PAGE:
“We, as a district, were assured by our contracted vendor, First Student, that with the new changes and the reduction of routes, this would all be manageable. I am extremely disappointed in the lack of service Unit 5 has received from First Student.” That admission prompted some in the audience to applaud.

“I never want to see these extreme situations ever occur again,” Trask added. He offered an apology to anyone who had been affected by the issues involved with the situation.

Board Member Jim Hayek, Jr. said he believes the district owes an explanation to those parents who contacted Unit 5 with concerns but who have not yet been contacted by the district.

“We need a recovery plan that can identify problems that can be addressed quickly,” added Board Member John Puzauskas. “Unit 5 and First Student need to work on restructuring and reworking our current plan.”

State Rep. Dan Brady (R-105th Dist.) was present at the meeting and spoke having heard the parents’ stories, told Board members he fully agreed “the State of Illinois unfortunately put you in this situation to some degree” as a result of the district receiving tardy state aid payments.

First Student Manager Resigns: As a result of the circumstances surrounding the bus issues, media reports out of Peoria indicated Jim Stonecipher, location manager for First Student, resigned on Aug. 22.

Board Votes To Return $3.5 Million To Transportation Fund: Board members unanimously voted to abate a $3.5 million working cash fund for the purchase of new buses and also unanimously returned that cash to the district’s transportation fund. Board members had agreed in April to apply $7 million toward new bus purchases.

A hearing on the district’s budget is scheduled for the Board’s Sept. 28 meeting at district headquarters.

Opening Population Up Slightly: Unit 5 schools had an opening day population of 13,478 students which was an increase of 36 students compared to opening day of school last year, explained Curt Richardson, the district’s director of human resources and its attorney, in his report to Board members.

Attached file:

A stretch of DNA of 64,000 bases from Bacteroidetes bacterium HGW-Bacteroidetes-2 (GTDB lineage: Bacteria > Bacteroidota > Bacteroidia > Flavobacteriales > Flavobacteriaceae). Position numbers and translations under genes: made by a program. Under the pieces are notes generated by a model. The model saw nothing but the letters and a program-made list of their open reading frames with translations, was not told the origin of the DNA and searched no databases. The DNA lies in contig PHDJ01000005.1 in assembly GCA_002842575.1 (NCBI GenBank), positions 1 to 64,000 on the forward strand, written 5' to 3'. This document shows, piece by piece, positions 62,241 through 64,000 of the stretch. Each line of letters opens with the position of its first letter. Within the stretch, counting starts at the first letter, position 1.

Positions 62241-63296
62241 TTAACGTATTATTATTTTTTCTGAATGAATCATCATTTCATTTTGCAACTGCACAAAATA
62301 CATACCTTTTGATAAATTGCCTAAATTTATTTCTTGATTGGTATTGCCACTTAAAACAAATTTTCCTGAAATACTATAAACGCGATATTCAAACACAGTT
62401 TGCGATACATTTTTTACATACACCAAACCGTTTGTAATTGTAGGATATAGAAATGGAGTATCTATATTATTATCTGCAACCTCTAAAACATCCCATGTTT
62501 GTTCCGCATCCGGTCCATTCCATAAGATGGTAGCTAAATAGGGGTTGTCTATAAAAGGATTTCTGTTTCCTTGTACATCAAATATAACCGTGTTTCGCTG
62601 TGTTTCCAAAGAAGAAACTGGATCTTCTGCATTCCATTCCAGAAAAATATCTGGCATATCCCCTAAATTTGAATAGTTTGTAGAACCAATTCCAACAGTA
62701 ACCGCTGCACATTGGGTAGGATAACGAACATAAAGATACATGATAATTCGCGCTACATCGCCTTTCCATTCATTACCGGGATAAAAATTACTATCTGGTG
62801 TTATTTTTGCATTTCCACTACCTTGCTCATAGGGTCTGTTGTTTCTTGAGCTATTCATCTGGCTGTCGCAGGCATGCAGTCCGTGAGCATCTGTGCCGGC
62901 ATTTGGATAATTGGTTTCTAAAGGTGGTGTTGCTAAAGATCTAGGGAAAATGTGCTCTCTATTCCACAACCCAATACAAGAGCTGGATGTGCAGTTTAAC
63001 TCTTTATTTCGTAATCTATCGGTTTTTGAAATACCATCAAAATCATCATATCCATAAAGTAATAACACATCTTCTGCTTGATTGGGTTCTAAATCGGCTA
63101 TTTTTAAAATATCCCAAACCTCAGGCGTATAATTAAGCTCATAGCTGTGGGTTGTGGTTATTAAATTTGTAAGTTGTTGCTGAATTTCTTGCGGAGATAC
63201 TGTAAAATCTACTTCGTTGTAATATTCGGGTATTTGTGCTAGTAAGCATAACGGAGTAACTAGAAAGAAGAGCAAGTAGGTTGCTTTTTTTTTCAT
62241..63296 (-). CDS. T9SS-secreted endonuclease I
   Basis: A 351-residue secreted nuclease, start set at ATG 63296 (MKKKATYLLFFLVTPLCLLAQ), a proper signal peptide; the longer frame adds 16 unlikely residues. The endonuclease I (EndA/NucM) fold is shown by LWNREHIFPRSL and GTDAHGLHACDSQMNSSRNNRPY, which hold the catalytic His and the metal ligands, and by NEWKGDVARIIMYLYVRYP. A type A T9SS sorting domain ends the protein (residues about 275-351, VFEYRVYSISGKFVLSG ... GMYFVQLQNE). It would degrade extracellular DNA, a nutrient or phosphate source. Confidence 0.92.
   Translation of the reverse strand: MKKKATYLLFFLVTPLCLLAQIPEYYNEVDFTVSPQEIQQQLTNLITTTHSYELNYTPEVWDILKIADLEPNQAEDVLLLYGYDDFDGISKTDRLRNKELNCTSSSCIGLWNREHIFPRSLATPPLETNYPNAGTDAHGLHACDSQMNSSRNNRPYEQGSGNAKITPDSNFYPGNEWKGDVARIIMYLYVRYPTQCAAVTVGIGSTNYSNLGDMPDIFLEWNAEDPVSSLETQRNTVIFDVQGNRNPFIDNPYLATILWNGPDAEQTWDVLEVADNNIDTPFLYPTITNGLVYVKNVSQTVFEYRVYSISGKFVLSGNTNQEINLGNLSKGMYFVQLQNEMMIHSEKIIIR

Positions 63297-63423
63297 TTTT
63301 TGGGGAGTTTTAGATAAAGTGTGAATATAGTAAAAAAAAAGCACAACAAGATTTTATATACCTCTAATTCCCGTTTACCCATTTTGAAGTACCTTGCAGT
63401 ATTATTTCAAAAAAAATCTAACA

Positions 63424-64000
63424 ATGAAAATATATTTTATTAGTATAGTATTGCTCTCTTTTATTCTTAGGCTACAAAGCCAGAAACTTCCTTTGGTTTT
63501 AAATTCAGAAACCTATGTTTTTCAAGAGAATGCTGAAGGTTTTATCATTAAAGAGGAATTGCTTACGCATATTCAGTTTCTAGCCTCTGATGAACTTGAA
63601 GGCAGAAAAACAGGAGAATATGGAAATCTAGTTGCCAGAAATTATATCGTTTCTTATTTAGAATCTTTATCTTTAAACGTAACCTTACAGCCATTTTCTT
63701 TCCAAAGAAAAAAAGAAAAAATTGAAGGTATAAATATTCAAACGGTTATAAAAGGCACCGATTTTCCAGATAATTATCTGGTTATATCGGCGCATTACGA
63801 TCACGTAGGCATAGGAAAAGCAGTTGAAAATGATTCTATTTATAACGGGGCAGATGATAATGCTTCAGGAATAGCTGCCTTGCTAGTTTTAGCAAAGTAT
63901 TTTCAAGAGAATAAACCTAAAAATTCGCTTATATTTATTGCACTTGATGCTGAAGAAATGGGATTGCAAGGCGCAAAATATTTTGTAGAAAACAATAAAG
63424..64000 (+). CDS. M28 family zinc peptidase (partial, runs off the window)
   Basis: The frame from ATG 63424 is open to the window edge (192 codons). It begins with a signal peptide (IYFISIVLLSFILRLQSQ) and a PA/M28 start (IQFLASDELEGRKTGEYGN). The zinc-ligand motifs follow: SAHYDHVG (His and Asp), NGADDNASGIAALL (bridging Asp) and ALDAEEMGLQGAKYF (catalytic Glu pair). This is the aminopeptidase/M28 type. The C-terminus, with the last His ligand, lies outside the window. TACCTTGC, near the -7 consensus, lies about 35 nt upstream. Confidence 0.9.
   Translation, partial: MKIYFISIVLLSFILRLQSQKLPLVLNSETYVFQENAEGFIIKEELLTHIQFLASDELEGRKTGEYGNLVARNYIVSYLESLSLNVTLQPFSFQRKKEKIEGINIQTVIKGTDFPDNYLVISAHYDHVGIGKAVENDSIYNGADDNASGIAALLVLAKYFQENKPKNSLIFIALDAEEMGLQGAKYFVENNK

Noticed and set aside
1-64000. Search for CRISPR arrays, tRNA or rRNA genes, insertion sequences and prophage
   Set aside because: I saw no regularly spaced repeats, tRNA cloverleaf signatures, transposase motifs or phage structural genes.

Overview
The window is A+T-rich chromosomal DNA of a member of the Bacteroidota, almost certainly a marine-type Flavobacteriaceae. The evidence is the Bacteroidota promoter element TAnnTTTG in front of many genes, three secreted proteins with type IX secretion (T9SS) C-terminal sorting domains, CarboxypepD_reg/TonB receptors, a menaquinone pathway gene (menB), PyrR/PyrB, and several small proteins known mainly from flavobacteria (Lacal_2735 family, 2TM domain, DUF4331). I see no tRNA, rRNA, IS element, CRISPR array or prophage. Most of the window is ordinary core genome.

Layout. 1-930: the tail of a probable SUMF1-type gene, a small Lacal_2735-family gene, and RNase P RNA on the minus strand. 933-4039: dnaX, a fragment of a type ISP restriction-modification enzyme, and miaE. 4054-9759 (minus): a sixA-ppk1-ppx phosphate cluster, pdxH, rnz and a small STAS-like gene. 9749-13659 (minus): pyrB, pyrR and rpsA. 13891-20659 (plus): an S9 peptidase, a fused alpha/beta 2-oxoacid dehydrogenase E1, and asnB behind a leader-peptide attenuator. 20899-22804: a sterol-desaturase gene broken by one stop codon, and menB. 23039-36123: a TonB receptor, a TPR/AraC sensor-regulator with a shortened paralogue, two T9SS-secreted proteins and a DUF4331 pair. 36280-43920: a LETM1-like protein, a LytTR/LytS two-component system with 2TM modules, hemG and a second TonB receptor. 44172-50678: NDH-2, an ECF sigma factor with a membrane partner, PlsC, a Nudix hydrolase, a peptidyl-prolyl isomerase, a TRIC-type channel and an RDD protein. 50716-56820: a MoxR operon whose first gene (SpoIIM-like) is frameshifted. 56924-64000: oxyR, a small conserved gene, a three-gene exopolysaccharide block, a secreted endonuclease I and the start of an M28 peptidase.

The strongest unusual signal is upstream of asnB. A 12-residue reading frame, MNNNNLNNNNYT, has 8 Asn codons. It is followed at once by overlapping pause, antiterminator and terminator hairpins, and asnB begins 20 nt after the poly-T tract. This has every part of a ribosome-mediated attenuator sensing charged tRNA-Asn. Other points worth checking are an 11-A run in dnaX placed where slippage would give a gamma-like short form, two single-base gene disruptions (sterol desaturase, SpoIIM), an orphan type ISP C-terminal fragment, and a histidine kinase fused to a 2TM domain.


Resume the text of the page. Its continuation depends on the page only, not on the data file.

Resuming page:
By Steve Robinson | August 22, 2016 - 7:30 am
Posted in Category: Illinois Wesleyan, The Normalite

FootballBLOOMINGTON – When Illinois Wesleyan University’s football team takes the field for the 2016 season, opposing defenses will find a comparatively young offensive line trying to keep them from getting through to their quarterback and running backs. Opponents will also find that IWU’s squad has “Just One Thing” on their collective mind, as well.

Three specific words could be heard from every Titans player on media day Friday, Aug. 19 at Tucci Stadium: Just one thing. That one thing is to win the Collegiate Conference of Illinois and Wisconsin title.

Last season, IWU looked to be well on their way to doing that with a 7-0 mark until coming up short against their last few foes on the schedule last season, North Central, Wheaton College, and North Park.

But with a leg injury sidelining junior first string quarterback Jack Warner, this season could start with his backup, junior Jack Donegan, to get IWU’s potential positive start underway.

As the season opens up, a preseason poll by D3football.com has Wheaton College and North Central ranked in the Top 25. Wheaton College is ranked 8th in the poll, with North Central sliding into 13th. The CCIW preseason poll has IWU ranked third behind these two foes in that order.

Illinois Wesleyan FootballLexington’s Laible Now Full-Time Linebacker: At Lexington High School, Donavan Laible was at the controls of a team as its quarterback. He also served as a defensive back in the Minutemen’s two-way system. Now a senior at IWU, he will stay on the defensive side of the ball as an outside linebacker.

“I played a good deal of linebacker in high school,” the 6 foot-1, 195 pound Laible said. “To do it in college is new territory than it was in high school. I’m getting used to play the position with the instincts needed. I’m used to reading defenses. Now, I’ve got to read offenses.

Being a former quarterback will help Laible read potential routes opposing quarterbacks call for in the passing game, but when it comes to run patterns, he admits those will be trickier for him. His goal this season is to “find time on the field.” When he is not on the field, he will be in the classroom finishing up to earn a bachelor’s degree in accounting. He said he wants to study for his CPA exam.